The sample geometry is illustrated in Fig. 4.10 (a), in which the grating periodicity
is given in nanometers. Figs. 4.10 (b, c) indicate that the fluorescence enhancement
depends strongly on the grating periodicity. A mercury lamp filtered by a film polarizer
was used as the excitation source at normal incidence. The sample was rotated so that the
polarization direction was changed with respect to the grating trenches. The results of
these experiments are shown in Figs.4.10 and 4.11.
( a ) 90o rotation of the sample
Figure 4.10 (a): Fluorescence under normal excitation - the arrangement of grating
periodicity ( in nanometers ).
62
(b)
(c)
Figure 4.10: Fluorescence under normal excitation - (b) FSM pictures taken under the
polarized Hg Lamp. The E field is parallel to the grating trenches (exposure time: 250 s).
(c) The sample was rotated 90o clockwise. The E field is perpendicular to the grating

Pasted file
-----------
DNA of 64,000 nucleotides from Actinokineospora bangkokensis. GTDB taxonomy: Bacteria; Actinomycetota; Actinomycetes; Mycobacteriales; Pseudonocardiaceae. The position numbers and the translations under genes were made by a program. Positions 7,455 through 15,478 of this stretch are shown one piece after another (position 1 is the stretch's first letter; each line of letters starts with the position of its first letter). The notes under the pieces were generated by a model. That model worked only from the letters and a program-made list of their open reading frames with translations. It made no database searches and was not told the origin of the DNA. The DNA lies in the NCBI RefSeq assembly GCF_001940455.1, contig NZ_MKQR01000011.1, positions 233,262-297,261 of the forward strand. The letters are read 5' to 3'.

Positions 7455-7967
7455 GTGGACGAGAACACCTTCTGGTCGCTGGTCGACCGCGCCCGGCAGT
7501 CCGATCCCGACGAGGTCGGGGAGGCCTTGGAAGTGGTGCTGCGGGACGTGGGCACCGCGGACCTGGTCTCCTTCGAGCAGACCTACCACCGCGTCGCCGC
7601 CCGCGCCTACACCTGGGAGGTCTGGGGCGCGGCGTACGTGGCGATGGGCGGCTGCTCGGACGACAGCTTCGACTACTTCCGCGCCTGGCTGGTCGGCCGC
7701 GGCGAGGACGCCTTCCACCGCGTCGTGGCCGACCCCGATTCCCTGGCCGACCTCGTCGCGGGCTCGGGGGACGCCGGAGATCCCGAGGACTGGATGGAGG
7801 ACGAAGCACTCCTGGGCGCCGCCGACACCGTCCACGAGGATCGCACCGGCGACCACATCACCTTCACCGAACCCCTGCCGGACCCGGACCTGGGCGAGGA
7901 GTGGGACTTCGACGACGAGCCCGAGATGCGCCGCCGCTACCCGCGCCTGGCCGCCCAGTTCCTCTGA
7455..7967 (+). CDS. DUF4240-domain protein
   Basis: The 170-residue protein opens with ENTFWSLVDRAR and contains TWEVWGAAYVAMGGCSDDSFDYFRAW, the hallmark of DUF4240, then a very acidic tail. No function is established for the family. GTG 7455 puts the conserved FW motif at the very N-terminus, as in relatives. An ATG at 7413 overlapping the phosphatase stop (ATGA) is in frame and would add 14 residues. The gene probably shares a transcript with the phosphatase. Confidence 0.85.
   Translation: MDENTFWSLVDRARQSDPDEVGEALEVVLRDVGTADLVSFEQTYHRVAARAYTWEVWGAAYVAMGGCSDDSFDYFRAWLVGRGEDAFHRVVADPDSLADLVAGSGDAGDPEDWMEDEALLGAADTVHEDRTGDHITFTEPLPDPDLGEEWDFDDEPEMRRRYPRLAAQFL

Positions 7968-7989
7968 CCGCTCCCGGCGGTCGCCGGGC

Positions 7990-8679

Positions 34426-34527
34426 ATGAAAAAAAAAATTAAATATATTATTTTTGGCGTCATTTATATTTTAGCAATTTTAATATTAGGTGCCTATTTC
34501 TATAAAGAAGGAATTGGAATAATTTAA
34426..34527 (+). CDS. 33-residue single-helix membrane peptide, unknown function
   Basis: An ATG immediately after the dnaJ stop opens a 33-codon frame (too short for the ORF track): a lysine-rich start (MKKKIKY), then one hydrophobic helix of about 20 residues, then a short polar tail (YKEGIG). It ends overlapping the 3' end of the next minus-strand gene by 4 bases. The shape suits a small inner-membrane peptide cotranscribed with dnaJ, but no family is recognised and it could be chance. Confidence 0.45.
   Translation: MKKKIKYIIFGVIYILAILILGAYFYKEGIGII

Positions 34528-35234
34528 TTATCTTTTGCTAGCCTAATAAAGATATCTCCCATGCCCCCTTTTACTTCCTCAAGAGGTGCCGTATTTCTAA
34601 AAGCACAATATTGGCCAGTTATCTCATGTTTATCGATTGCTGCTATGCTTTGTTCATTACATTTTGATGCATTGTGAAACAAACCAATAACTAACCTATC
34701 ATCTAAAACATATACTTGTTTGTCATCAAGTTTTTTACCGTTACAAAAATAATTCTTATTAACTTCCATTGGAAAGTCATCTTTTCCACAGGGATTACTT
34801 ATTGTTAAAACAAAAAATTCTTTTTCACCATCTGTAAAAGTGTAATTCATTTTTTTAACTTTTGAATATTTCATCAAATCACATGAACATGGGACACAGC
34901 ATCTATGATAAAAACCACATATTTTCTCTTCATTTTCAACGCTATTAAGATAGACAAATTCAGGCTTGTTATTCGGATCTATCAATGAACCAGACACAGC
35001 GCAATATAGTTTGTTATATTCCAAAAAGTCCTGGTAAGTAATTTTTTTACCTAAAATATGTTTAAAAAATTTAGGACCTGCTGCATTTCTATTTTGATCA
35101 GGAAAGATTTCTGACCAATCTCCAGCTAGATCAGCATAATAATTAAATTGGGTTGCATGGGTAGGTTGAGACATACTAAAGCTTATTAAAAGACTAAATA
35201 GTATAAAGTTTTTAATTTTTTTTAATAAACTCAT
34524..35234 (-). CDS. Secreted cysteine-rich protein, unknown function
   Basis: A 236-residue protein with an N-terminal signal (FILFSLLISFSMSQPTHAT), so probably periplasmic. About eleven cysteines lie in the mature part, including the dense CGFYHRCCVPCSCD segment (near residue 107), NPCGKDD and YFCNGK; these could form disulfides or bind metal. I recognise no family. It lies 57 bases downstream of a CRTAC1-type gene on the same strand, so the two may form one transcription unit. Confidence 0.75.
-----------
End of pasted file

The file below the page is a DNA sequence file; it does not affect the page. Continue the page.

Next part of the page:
trenches (exposure time: 700 s).
E field parallel to grating trenches
E field normal to grating trenches
Digital Value ( arbitrary unit )
1.0
0.8
0.6
0.4
0.2
0.0
400
500
600
700
800
900
1000
Grating Period ( nm )
Figure 4.11: Polarization effect on gratings with normal incidence to the sample surface.
63
The exposure time for Fig. 4.10 (b) and (c) was 250 s and 700 s respectively. Fig. 4.11
shows the normalized digital value taken from the images. Every value is normalized to
the background and the exposure time. The fluorescent efficiency is 10 times higher
when the E field is parallel to the grating trenches, which can be generally explained as
shown in Fig. 4.12.
E
E
Figure 4.12: the polarization effect on the sample.